Board of Trustees
School Board Policies
Lakeside's School Board Policies can be found at this link.
Frequently Asked Questions
about School Boards
What do school boards do?
Local school boards (also known as boards of education, school committees, school directors, or trustees) are elected—or occasionally appointed—to be leaders and champions for public education in their states and communities.
What is a school board’s most important responsibility?
The most important responsibility of school boards is to work with their communities to improve student achievement in their local public schools. School boards derive their power and authority from the voters of the district. In compliance with state and federal laws, school boards establish policies and regulations by which their local schools are governed.
The Lakeside Joint School District Board of Trustees is responsible for:
Setting the vision and goals for the district
Hiring and evaluating the Superintendent
Maintaining the long-term fiscal health of the district
Developing and adopting policies, curriculum, expenditures and the budget;
Overseeing facilities issues; and
Adopting collective bargaining agreements
Do school board members receive pay?
The Lakeside Joint School District trustees are dedicated volunteers, they do not get paid for their service
They spend an average of 4 to 20 hours a month on board related work
How is Board business conducted?
A California law called the Brown Act mandates that school boards, like most public bodies, conduct their business in meetings that are open to the public, with agendas published in advance
School boards are allowed to meet in sessions closed to the public only for specific purposes, such as contract negotiations, that are defined by law. With very few exceptions, these closed sessions will also have published agendas and any actions taken will be reported in open session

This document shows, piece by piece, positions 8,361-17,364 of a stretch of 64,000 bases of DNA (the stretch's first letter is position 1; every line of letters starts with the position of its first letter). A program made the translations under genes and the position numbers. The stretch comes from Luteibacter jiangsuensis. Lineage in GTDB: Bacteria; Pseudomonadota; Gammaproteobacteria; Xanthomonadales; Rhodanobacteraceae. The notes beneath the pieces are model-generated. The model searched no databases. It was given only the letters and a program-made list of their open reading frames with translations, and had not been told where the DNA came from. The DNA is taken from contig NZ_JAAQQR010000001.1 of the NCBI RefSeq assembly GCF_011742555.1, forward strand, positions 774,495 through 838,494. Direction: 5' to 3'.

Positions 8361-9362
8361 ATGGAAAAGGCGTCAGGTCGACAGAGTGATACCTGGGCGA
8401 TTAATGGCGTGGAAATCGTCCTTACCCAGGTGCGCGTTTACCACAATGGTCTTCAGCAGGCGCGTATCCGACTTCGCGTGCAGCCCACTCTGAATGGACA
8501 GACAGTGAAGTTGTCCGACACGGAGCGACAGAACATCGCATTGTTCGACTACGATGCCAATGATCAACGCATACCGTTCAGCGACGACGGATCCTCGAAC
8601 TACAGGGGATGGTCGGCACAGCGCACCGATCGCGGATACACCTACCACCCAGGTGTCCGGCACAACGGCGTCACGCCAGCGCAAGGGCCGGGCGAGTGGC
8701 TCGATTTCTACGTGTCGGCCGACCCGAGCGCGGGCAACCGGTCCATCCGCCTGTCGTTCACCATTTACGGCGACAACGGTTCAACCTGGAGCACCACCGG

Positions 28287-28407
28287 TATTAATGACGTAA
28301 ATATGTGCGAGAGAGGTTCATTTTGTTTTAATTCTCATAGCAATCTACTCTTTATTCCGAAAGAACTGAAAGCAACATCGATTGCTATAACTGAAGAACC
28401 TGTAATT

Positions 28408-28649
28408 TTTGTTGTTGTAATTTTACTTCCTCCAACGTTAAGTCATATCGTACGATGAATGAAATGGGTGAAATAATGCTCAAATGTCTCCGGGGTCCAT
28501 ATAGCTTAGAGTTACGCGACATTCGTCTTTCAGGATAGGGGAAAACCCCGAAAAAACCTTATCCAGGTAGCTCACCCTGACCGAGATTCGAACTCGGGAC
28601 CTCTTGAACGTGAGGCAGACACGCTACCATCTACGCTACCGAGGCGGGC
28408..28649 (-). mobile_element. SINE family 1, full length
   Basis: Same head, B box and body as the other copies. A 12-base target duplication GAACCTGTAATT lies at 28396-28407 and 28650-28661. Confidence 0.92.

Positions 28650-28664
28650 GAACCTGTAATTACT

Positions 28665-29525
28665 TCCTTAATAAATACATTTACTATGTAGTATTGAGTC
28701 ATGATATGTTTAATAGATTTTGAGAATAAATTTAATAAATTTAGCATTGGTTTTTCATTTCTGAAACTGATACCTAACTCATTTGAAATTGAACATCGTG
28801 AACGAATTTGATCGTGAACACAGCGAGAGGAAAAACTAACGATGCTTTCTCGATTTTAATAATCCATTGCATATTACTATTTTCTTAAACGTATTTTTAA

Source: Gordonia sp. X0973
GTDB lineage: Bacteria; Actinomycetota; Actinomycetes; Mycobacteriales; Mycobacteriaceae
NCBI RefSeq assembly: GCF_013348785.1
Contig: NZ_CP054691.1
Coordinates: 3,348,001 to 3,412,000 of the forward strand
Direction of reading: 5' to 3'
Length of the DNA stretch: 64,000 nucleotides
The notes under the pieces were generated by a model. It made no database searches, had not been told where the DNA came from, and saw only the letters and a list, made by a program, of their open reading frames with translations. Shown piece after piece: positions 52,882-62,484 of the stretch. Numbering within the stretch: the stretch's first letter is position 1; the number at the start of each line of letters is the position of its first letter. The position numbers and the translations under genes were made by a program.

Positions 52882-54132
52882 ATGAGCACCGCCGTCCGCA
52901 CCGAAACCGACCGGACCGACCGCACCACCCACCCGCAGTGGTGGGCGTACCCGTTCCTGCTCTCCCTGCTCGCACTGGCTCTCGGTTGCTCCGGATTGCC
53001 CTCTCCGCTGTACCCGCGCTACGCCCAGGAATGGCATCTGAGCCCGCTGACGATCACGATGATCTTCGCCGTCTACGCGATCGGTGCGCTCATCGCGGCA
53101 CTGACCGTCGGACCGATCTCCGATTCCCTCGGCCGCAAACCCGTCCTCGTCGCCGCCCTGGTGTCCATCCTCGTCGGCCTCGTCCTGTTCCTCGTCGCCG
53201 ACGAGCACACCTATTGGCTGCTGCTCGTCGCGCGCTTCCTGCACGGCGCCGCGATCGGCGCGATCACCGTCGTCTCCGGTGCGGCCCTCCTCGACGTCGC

School boards are not allowed to conduct business outside of the above framework, including conversations about school business even though no action is taken
Why don’t board members respond at board meetings?
The Brown Act limits the board members’ response to public comments at any public meeting. They hear and appreciate the comments but by law are not allowed to respond.
Below are the guidelines for public speaking at Lakeside board meetings:
“ITEMS NOT ON THE AGENDA: Members of the audience are welcome to address the Board at this time regarding items not listed on this agenda for a period of not more than 3 minutes per individual and 15 minutes per subject. For the record, please state your name at the beginning of your statement. The trustees may ask the speaker(s) questions for clarity but according to law, cannot discuss or take action on these matters until such matters are appropriately placed on a future agenda.”
“ITEMS ON THE AGENDA: Members of the audience may address the Board during the Board’s consideration of each item on the agenda. Speakers are allowed 3 minutes per individual and are asked to state their names. The Board shall limit the total time for public input on each agenda item to 20 minutes per subject unless the board president increases or decreases the time depending on the topic and the number of persons wishing to be heard.”